Reverse osmosis, a water filtration process, is with its fair share of advantages and disadvantages. Let us explore the pros and cons of reverse osmosis, in detail.

Pros And Cons Of Reverse Osmosis

Reverse osmosis is one of the filtration processes that are used for the purpose of purifying water, by removing all its impurities. In this particular method, pressure is used to force a solution through a membrane. As this happens, the solute is retained on one side, while the pure solvent is allowed to pass to the other. Since the filtration process involves the reverse of normal osmosis process - in the form of the natural movement of solvent from an area of low solute concentration, through a membrane, to an area of high solute concentration, without any application of external pressure - it is termed as reverse osmosis. Let us now explore the pros and cons as well as numerous applications of the reverse osmosis process, in detail.
Reverse Osmosis Advantages & Disadvantages
  • Reverse osmosis provides pathogen-free and contaminant-free water for household drinking and cooking purposes.
  • It proves to be very much effective in desalinating water and providing mineral-free water for use in photo or print shops.
  • Reverse osmosis gets rid of the harmful chlorine and bacteria that is overly present in the average home’s tap water.
  • It has been found to be extremely useful in desalination of water i.e. conversion of salt water into fresh water.
  • Owing to the low back pressure in reverse osmosis plants, they make use of a lot of water. Majority of the water is discharged as waste water, while only 5-15 percent comes out as purified.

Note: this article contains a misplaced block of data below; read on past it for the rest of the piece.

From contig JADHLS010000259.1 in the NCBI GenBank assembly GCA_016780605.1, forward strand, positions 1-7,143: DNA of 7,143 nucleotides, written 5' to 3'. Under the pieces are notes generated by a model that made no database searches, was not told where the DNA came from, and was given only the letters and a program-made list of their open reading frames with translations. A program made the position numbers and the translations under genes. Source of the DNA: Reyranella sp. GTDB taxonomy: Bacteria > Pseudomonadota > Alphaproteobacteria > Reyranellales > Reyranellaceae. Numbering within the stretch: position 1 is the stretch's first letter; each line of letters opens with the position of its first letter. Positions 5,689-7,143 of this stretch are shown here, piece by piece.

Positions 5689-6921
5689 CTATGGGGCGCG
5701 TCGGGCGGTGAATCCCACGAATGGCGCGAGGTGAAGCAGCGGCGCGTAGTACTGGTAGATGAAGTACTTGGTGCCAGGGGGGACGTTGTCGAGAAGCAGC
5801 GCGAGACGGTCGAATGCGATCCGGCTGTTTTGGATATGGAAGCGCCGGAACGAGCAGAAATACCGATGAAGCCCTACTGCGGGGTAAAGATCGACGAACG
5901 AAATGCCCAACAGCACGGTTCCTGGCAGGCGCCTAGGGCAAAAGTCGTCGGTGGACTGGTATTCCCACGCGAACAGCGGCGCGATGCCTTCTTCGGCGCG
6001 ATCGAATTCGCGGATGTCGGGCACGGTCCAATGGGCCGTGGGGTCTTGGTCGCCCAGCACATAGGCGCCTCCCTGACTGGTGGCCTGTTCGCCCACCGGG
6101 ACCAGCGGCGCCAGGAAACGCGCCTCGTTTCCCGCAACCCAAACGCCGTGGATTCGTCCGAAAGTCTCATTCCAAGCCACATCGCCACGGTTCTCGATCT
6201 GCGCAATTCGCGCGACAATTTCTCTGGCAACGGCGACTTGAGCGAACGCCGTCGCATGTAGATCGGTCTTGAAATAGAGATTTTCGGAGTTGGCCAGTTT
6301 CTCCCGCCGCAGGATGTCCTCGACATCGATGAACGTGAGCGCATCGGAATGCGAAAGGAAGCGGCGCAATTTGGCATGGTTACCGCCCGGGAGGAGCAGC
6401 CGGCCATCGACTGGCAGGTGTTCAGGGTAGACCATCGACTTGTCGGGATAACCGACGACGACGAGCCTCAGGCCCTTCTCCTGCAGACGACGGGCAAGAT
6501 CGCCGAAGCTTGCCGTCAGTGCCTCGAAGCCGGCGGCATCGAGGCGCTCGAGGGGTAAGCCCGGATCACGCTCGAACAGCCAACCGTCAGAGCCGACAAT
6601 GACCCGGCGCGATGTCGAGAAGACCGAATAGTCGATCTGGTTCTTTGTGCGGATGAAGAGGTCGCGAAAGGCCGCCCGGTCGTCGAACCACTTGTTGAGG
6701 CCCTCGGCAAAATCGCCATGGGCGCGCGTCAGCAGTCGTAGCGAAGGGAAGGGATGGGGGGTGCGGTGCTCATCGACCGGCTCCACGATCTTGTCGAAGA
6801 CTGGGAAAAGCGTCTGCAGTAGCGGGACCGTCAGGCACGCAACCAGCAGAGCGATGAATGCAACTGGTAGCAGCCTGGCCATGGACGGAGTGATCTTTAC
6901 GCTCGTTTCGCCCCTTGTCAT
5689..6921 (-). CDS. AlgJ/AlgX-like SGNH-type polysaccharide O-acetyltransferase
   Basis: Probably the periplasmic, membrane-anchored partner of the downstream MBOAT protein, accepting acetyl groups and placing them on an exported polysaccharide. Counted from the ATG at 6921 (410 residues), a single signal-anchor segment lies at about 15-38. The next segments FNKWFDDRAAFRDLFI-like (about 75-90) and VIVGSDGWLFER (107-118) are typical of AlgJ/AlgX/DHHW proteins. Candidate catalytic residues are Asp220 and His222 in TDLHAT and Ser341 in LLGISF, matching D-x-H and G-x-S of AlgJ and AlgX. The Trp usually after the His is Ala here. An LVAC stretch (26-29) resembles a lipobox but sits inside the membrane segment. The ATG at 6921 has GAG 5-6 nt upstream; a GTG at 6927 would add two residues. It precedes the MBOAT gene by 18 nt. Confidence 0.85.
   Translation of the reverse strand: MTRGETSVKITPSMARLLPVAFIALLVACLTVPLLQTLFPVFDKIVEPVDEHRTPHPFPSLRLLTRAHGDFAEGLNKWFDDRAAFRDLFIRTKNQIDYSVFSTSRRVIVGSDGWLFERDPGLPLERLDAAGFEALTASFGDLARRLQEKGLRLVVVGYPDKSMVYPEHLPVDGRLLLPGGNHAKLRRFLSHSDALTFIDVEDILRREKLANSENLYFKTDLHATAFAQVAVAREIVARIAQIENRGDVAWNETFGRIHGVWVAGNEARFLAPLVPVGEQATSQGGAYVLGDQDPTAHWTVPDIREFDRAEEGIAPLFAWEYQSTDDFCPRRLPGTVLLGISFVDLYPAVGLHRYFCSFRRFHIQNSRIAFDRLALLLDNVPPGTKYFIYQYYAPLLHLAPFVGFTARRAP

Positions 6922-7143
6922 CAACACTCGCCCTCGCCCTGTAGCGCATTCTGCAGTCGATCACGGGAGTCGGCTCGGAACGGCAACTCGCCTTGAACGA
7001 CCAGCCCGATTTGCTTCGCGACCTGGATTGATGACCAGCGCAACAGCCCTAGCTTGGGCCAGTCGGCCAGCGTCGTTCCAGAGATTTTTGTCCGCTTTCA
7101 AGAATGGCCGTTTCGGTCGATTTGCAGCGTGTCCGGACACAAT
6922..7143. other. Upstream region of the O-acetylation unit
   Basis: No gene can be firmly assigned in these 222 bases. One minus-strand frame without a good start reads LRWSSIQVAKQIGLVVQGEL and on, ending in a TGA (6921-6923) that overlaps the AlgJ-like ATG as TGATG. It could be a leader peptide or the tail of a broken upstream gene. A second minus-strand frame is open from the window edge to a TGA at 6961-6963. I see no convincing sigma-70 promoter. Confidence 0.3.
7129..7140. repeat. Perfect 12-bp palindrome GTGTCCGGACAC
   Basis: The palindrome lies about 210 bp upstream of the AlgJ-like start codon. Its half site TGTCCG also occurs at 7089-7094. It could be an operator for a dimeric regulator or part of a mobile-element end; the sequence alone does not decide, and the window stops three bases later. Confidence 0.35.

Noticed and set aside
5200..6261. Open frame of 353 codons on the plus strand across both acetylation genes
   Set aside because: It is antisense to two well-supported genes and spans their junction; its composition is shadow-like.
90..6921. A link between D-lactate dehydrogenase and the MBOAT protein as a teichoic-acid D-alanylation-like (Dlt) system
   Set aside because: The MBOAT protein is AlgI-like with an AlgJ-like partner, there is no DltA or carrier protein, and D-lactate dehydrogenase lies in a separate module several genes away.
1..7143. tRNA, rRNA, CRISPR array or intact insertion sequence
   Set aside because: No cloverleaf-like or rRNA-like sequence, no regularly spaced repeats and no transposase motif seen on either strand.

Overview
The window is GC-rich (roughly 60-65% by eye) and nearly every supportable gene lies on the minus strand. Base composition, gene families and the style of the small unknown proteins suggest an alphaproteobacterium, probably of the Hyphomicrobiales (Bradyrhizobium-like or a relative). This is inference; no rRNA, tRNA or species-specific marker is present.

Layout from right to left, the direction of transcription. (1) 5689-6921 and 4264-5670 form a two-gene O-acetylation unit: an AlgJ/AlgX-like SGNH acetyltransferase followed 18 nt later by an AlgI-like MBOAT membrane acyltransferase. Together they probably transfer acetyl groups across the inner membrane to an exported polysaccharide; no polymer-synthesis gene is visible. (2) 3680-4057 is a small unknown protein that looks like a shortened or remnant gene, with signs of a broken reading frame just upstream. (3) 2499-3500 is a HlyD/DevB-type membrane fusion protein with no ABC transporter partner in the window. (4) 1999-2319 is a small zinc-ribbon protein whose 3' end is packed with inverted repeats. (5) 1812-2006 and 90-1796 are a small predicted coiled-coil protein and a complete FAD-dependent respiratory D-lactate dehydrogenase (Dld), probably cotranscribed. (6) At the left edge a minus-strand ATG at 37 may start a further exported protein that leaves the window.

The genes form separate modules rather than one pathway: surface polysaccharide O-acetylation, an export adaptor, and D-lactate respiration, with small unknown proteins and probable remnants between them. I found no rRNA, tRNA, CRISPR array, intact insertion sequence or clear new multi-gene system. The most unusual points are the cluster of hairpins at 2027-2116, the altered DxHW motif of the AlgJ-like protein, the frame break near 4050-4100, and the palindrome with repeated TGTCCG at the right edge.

• The small pores in the membrane of a reverse osmosis plant cannot block dangerous chemicals like pesticides, herbicides, and chlorine. In order to remove them, carbon filter has to be used as a complimentary measure.
  • Yet another disadvantage of reverse osmosis is that it ends up removing the healthy, naturally occurring minerals (trace minerals) present in the water as well. These minerals not only make the water taste good, but are also vital to the human body.
  • In comparison to the other water treatment options, reverse osmosis proves to be a very slow option. 
Applications Of Reverse Osmosis
Reverse osmosis finds its use in the following areas: 
  • Used for improving household water, for drinking and cooking purposes
  • Used for purifying rain water collected from storm drains, to be used for landscape irrigation and industrial cooling
  • Used for concentrating food liquids (such as fruit juices)
  • Used for production of whey protein powders and concentration of milk
  • Used in wine industry, for wine and juice concentration, taint removal and alcohol removal
  • Used for purifying water to be used in car washes, during the final vehicle rinse, to prevent water spotting on the vehicle
  • Used in hydrogen production, to prevent formation of minerals on the surface of electrodes and to remove organics from drinking water
  • Used in maple syrup production, to remove water from sap
  • Used in reef aquariums, for making artificial mixture of seawater

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